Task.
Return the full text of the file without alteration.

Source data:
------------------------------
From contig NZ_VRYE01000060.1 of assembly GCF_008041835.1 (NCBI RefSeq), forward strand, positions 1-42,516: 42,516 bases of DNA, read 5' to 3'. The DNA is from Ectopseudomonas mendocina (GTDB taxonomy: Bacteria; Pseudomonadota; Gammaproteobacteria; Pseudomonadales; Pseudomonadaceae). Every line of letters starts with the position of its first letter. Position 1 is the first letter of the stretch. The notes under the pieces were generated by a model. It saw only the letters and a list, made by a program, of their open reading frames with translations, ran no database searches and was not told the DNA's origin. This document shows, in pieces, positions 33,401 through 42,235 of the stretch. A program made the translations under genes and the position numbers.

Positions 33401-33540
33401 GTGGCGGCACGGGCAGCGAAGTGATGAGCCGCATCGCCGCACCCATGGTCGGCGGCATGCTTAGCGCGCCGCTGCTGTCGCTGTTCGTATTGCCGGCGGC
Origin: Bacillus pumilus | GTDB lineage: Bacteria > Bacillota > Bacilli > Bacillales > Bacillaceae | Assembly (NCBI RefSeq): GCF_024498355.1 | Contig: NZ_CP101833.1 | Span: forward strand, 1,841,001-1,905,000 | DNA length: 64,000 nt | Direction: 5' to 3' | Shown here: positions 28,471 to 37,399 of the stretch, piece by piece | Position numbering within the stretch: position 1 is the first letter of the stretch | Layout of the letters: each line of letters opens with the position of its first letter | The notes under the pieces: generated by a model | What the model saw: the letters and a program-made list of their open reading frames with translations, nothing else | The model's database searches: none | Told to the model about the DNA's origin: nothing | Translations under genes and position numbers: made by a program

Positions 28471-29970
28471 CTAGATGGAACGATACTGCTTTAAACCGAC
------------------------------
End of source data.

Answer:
From contig NZ_VRYE01000060.1 of assembly GCF_008041835.1 (NCBI RefSeq), forward strand, positions 1-42,516: 42,516 bases of DNA, read 5' to 3'. The DNA is from Ectopseudomonas mendocina (GTDB taxonomy: Bacteria; Pseudomonadota; Gammaproteobacteria; Pseudomonadales; Pseudomonadaceae). Every line of letters starts with the position of its first letter. Position 1 is the first letter of the stretch. The notes under the pieces were generated by a model. It saw only the letters and a list, made by a program, of their open reading frames with translations, ran no database searches and was not told the DNA's origin. This document shows, in pieces, positions 33,401 through 42,235 of the stretch. A program made the translations under genes and the position numbers.

Positions 33401-33540
33401 GTGGCGGCACGGGCAGCGAAGTGATGAGCCGCATCGCCGCACCCATGGTCGGCGGCATGCTTAGCGCGCCGCTGCTGTCGCTGTTCGTATTGCCGGCGGC
Origin: Bacillus pumilus | GTDB lineage: Bacteria > Bacillota > Bacilli > Bacillales > Bacillaceae | Assembly (NCBI RefSeq): GCF_024498355.1 | Contig: NZ_CP101833.1 | Span: forward strand, 1,841,001-1,905,000 | DNA length: 64,000 nt | Direction: 5' to 3' | Shown here: positions 28,471 to 37,399 of the stretch, piece by piece | Position numbering within the stretch: position 1 is the first letter of the stretch | Layout of the letters: each line of letters opens with the position of its first letter | The notes under the pieces: generated by a model | What the model saw: the letters and a program-made list of their open reading frames with translations, nothing else | The model's database searches: none | Told to the model about the DNA's origin: nothing | Translations under genes and position numbers: made by a program

Positions 28471-29970
28471 CTAGATGGAACGATACTGCTTTAAACCGAC